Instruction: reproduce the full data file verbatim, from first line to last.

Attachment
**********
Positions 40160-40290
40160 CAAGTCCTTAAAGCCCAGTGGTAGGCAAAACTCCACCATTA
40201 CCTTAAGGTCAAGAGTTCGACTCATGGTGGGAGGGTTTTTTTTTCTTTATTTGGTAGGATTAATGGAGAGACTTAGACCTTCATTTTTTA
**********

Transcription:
Positions 40160-40290
40160 CAAGTCCTTAAAGCCCAGTGGTAGGCAAAACTCCACCATTA
40201 CCTTAAGGTCAAGAGTTCGACTCATGGTGGGAGGGTTTTTTTTTCTTTATTTGGTAGGATTAATGGAGAGACTTAGACCTTCATTTTTTA